At least part of the reasoning behind the decision is that many of the “basic” entitlements of the National Employment Standards are not available to casuals. For example, where two workers were engaged by the same employer and both had worked for extended periods of time, a permanent worker would have the benefit of the National Employment Standards safety net, but a casual would not. The Fair Work Commission considered that was an unfair outcome, even though casual workers typically were paid an additional loading. The decision also took into account, amongst other things, the relative disadvantage that casual workers experienced in trying to obtain loans from financial institutions.  Read the rest of this entry »

Anti-bullying laws and company directors

Posted on July 4th, 2017

We generally do not think of company directors as “workers”. However a recent Fair Work Commission decision says that directors are workers – at least for the purpose of its anti-bullying powers.

The anti-bullying part of the Fair Work Act says that “workers” are eligible to make an anti-bullying application. A “worker” is defined by reference to the Work, Health & Safety Act 2011 which itself lists a number of classes of activity that amount to being a “worker”. A company director is not included in the list; but the general description includes a ‘person carrying out work in any capacity for a person conducting a business or undertaking’.  Read the rest of this entry »

Changes to unfair dismissal threshold

Posted on July 4th, 2017

The “high income threshold” is the figure above which an employee is not eligible to bring a claim for unfair dismissal relief, unless their employment is covered by an award or enterprise agreement. Each year, the high income threshold for unfair dismissal claims is indexed upwards.

The components of remuneration that count towards to high income threshold are wages, money paid on a worker’s behalf (for example salary sacrifice towards non-concessional superannuation contributions; or to vehicle leases and the like) and the agreed value of non-monetary benefits (for example the provision of electronic devices).  Read the rest of this entry »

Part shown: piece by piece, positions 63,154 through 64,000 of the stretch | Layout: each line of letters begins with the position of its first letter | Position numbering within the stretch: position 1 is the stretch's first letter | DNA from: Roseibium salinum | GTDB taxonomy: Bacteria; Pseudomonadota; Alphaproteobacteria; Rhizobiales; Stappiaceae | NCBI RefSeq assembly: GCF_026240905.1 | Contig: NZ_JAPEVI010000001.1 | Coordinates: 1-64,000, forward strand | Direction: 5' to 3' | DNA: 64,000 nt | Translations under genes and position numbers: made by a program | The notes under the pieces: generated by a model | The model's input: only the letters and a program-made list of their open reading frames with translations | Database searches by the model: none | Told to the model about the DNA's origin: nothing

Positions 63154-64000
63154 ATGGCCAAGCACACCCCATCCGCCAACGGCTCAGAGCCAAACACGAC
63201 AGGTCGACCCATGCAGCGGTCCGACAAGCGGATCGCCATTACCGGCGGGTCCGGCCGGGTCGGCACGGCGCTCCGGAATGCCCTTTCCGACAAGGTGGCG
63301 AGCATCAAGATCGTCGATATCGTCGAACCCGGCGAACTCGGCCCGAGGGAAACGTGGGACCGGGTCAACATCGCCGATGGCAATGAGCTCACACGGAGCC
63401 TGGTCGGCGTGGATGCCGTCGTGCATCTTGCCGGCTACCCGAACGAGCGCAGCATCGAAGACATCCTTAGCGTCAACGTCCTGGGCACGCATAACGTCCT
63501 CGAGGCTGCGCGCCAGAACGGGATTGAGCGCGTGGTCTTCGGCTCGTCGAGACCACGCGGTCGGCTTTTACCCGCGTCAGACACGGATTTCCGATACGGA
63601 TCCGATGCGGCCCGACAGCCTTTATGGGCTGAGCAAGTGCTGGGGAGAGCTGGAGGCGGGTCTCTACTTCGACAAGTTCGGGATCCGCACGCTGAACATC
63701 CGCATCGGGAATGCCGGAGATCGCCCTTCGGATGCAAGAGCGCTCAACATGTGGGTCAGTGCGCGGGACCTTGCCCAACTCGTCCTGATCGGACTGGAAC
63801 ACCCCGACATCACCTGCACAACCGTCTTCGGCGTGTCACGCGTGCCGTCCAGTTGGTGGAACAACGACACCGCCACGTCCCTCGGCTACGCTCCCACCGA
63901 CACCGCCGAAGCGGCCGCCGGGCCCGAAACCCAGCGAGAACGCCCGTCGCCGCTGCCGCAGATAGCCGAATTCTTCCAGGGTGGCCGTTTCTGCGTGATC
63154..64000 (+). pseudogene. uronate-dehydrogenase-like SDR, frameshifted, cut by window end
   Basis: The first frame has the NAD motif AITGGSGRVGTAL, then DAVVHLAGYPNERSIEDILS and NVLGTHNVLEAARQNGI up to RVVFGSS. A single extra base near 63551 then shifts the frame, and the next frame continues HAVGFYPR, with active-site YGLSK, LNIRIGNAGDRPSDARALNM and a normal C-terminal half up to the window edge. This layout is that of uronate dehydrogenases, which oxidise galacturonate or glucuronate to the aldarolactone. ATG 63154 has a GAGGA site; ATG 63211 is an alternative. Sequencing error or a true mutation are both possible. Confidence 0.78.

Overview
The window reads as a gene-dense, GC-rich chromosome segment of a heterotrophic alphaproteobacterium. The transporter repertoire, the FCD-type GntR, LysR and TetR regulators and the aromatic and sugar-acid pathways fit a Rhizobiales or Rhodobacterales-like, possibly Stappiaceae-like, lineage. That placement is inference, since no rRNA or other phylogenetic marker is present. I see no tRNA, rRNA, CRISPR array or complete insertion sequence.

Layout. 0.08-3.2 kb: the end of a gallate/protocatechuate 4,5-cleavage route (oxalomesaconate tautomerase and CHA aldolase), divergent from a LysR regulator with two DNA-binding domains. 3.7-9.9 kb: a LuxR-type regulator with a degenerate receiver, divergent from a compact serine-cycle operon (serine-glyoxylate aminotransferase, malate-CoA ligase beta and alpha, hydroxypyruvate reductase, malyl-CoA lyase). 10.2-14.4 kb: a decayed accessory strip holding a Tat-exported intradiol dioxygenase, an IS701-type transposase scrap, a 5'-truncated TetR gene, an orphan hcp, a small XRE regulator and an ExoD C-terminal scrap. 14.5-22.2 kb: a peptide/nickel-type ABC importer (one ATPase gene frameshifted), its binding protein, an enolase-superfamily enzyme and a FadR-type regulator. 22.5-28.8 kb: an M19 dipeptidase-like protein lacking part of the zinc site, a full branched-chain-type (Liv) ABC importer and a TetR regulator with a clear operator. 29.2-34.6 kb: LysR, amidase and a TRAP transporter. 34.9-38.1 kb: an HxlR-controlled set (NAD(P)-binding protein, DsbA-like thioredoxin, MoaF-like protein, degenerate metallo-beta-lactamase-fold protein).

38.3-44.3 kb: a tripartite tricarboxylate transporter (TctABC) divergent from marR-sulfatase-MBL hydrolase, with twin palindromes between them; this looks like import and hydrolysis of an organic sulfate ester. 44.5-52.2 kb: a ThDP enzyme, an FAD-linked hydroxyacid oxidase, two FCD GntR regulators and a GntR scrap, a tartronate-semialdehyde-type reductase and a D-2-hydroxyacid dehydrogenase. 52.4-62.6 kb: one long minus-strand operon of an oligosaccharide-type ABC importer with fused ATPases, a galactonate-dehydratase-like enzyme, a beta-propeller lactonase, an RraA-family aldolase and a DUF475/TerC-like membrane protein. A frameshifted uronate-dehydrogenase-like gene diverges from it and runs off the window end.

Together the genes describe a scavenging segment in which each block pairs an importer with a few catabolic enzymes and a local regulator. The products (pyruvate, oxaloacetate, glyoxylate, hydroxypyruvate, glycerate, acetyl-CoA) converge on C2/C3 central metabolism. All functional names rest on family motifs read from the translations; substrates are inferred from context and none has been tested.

Workers’ duty to communicate when absent through illness

Posted on April 13th, 2017

Even when absent due to legitimate illness or injury, workers have to stay in communication with their employer, or they may be dismissed. 

Mr Laviano was absent from work for an extended period due to a psychological injury.  He had received medical advice not to read or access any communication from his employer for a part of that absence – a period of about two months – but that advice was not passed onto the employer.  During this time, the employer wrote to him advising of a medical appointment.   Read the rest of this entry »

Assignment of contracts – pre-existing knowledge

Posted on March 27th, 2017

Where contractual rights are assigned; can the recipient’s pre-existing knowledge invalidate those rights?

In Walker Group Constructions Pty Limited v Tzaneros Investments Pty Limited [2017] NSWCA 27 just such an issue arose.

The case is both factually and legally complex but the relevant parts can be summarised as follows. Walker constructed some concrete pavements at the Port Botany Container Terminal. The construction contract included warranties to make good any defects in the construction. At the time of the construction, the relevant land was leased by P&O. The lease was later transferred to Tzaneros as was the benefit of the warranties to Tzaneros.
Read the rest of this entry »

Redundancy and acceptable alternate employment

Posted on February 14th, 2017

I have previously written about ‘acceptable alternate employment’ as an element of the law of redundancy. In short, it is generally true that if an employer no longer requires a particular job to be done and terminates a worker, redundancy payments must be made.  An exception is where the employer obtains other acceptable employment for the worker – in which case it can apply to Fair Work Commission to reduce the redundancy payment that might otherwise have to be made.